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BC SPCA urges drivers to use extra caution as daylight hours dwindle

November 1, 2019

The change of cooler weather heading into autumn typically signals an increase of owl patients at the BC SPCA’s Wild Animal Rehabilitation Centre (Wild ARC). The higher number of these night-time hunters needing care showcases how dangerous this time of year can be for nocturnal wildlife.

owl
Barred Owl by Richard Coulson

This is a very risky time for owls, who like to hunt in low light. Wild ARC has seen an increase in owl patients, and more are sure to come as the daylight hours continue to dwindle.

“As the days get shorter and people commute to and from work in the dark, nocturnal animals like owls are also active at these times, hunting near roadsides for small rodents like mice and shrews,” says BC SPCA chief scientific officer Dr. Sara Dubois.

“As a result, they are at higher risk from vehicle collisions during this time of year, and we encourage those on the road to exercise extra caution when driving.”

It’s an effect that Wild ARC continues to see year after year. In 2019, this beautiful barred owl was found lying still at the side of the road in the Cordova Bay area, believed to be struck by a car while trying to forage for food. The owl suffered head trauma and a fractured leg, and like many owls in Wild ARC’s care, may take weeks to fully recover.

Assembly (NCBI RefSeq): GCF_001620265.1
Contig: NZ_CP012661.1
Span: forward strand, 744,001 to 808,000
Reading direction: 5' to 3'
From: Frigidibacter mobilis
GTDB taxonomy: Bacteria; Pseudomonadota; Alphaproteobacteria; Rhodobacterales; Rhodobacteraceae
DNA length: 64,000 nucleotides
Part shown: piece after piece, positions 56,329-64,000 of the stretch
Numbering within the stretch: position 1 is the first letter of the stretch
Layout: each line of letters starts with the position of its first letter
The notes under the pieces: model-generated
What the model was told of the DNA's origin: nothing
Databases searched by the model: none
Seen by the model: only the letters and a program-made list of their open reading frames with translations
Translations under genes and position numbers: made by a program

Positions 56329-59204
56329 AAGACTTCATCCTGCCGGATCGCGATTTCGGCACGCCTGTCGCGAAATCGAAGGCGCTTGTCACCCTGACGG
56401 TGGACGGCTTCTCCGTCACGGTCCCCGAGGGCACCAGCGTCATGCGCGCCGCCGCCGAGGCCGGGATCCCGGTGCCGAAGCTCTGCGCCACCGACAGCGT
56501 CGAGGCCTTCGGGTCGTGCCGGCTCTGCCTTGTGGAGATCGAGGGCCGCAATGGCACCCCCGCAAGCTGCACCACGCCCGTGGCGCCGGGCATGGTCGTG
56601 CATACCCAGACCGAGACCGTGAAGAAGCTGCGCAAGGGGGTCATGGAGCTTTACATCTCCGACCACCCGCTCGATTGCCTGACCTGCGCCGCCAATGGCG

Barred owl in care at Wild ARC

Scraps of food littered on the side of the road can draw out rodents, which in turn draws out birds hunting them for food. Animals can easily become habituated to learn that roadways are food sources, further increasing the risk of collision. To prevent injuries to wild animals and help keep roads safe, make sure that all trash, recyclables, and compost are disposed of properly.

Here are some further steps drivers can take to avoid collisions with wildlife:

  • Pay attention to wildlife warning signs, as these do indicate wildlife collision hot spots;
  • Stay within the recommended speed limit, and reduce your speed in areas of limited visibility;
  • Be vigilant and scan the road shoulders for animals, particularly at dawn and dusk;
  • Keep an eye out for shining eyes on the side of the road, highlighted by your headlights;
  • Watch for flashing brake lights on the car ahead, possibly indicating wildlife on the road; and
  • Do not honk or flash your lights at wildlife – rather than warning them away, this will only startle them or potentially cause them to panic and bolt into further danger